Spring is here and that means the workaround setup changes to manual focus entirely: Nikkor 28/2.8 AIS, Canon FD 50/3.5 Macro (or Konica 57/1.4) and Canon FD 135/2.8. All old lenses become close-up lenses with micro 4/3 (because of the crop factor). Manual focusing is easy and preferable for macro anyway, they are built very well to withstand my everyday commute trips and the main problem with old lenses (chromatic aberrations) is usually not applicable for close-ups.
Nikkor 28/2.8 AIS is actually my most expensive MF lens (at $110), it's sharp and focuses close at 20cm. I believe specs have it at 1:4 magnification, which pretty much makes it close to what 50mm 1:2 macro lenses are for the full frame. It's not that fast as a normal lens on m43, but plenty fast as a closeup. Bokeh may not be the smoothest, but it's rendered very nicely nevertheless:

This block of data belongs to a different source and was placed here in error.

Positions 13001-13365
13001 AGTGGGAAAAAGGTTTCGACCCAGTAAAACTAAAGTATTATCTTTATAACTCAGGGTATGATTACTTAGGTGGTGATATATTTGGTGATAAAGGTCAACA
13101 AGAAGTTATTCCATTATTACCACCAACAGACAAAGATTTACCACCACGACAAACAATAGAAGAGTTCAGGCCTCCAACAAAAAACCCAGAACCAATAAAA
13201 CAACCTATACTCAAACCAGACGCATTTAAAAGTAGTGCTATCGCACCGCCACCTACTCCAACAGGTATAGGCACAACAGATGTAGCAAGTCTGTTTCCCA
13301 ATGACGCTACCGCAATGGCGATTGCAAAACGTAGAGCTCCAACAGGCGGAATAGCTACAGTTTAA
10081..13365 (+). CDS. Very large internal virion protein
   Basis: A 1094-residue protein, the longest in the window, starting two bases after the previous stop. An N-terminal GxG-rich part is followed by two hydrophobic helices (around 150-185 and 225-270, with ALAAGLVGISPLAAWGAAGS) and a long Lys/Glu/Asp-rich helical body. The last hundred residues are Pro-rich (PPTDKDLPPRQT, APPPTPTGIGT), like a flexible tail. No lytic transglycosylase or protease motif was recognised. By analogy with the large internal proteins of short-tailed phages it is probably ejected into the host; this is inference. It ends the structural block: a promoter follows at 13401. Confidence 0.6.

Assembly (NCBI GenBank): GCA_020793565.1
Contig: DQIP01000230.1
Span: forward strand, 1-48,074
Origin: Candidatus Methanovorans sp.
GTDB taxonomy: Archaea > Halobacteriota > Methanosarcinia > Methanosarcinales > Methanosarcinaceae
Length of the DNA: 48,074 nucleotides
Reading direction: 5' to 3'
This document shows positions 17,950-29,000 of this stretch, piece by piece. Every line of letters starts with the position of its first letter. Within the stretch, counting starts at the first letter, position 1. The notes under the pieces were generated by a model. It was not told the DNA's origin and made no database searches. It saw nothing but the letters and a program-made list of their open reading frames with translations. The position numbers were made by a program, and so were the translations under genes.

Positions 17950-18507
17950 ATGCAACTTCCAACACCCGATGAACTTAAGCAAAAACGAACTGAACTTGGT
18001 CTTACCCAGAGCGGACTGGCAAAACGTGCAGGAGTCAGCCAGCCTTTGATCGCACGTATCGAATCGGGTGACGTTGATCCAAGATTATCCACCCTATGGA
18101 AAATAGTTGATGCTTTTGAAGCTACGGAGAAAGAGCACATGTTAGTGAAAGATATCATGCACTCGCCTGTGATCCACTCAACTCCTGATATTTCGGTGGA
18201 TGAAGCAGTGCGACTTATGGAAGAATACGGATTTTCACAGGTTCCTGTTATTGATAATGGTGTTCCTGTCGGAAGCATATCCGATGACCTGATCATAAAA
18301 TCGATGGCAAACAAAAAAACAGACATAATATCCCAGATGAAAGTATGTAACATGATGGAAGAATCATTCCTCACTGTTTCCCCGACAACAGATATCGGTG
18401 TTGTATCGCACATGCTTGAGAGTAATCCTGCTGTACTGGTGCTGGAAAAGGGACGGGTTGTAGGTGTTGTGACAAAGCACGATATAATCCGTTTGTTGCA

Macro lens is exactly where mirrorless systems saves me some $, it makes every sense to use an MF lens. I picked a Canon FDn 50/3.5 because long telephoto macro is not really my thing, plus it's small, light, sharp and cheap. Compared to Olympus OM 50/3.5 macro Canon was sharper albeit a bit larger.
Konica 57/1.4 has the best bokeh of my lenses adapted to micro 4/3 and it focuses at 45cm, which is typical for a normal lens but since it's equivalent to about 114mm on micro 4/3 it becomes a pretty nice close-up lens.
I got Canon FDn 135/2.8 on ebay for $35 (it has a tiny scratch on the 2nd element) just because it was so cheap. It turned out to an excellent lens - sharp, with nice contrast and bokeh, much better than Canon EF 135/2.8 that I used to have. Although intended to be a telephoto portrait it's useful as a close-up lens for things out of reach.